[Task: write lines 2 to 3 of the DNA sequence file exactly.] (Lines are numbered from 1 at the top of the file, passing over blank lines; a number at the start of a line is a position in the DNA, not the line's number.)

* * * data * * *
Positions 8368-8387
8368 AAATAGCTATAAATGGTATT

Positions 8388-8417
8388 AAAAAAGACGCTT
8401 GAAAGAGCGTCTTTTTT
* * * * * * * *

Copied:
8368 AAATAGCTATAAATGGTATT

Positions 8388-8417